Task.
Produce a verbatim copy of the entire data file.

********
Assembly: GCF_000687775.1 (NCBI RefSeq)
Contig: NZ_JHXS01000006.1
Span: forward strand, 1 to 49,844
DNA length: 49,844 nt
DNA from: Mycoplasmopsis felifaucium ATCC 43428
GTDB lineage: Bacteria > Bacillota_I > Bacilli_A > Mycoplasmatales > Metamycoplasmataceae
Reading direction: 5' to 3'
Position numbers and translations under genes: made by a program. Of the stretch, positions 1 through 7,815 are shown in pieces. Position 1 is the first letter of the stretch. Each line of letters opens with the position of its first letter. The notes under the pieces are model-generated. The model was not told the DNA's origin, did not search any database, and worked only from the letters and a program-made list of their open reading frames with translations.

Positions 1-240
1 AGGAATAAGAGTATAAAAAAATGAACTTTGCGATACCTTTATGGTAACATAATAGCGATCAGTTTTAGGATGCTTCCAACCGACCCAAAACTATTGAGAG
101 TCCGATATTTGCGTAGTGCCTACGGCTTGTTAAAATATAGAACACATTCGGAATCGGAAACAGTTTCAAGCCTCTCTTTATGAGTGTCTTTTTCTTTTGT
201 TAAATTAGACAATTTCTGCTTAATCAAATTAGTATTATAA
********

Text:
Assembly: GCF_000687775.1 (NCBI RefSeq)
Contig: NZ_JHXS01000006.1
Span: forward strand, 1 to 49,844
DNA length: 49,844 nt
DNA from: Mycoplasmopsis felifaucium ATCC 43428
GTDB lineage: Bacteria > Bacillota_I > Bacilli_A > Mycoplasmatales > Metamycoplasmataceae
Reading direction: 5' to 3'
Position numbers and translations under genes: made by a program. Of the stretch, positions 1 through 7,815 are shown in pieces. Position 1 is the first letter of the stretch. Each line of letters opens with the position of its first letter. The notes under the pieces are model-generated. The model was not told the DNA's origin, did not search any database, and worked only from the letters and a program-made list of their open reading frames with translations.

Positions 1-240
1 AGGAATAAGAGTATAAAAAAATGAACTTTGCGATACCTTTATGGTAACATAATAGCGATCAGTTTTAGGATGCTTCCAACCGACCCAAAACTATTGAGAG
101 TCCGATATTTGCGTAGTGCCTACGGCTTGTTAAAATATAGAACACATTCGGAATCGGAAACAGTTTCAAGCCTCTCTTTATGAGTGTCTTTTTCTTTTGT
201 TAAATTAGACAATTTCTGCTTAATCAAATTAGTATTATAA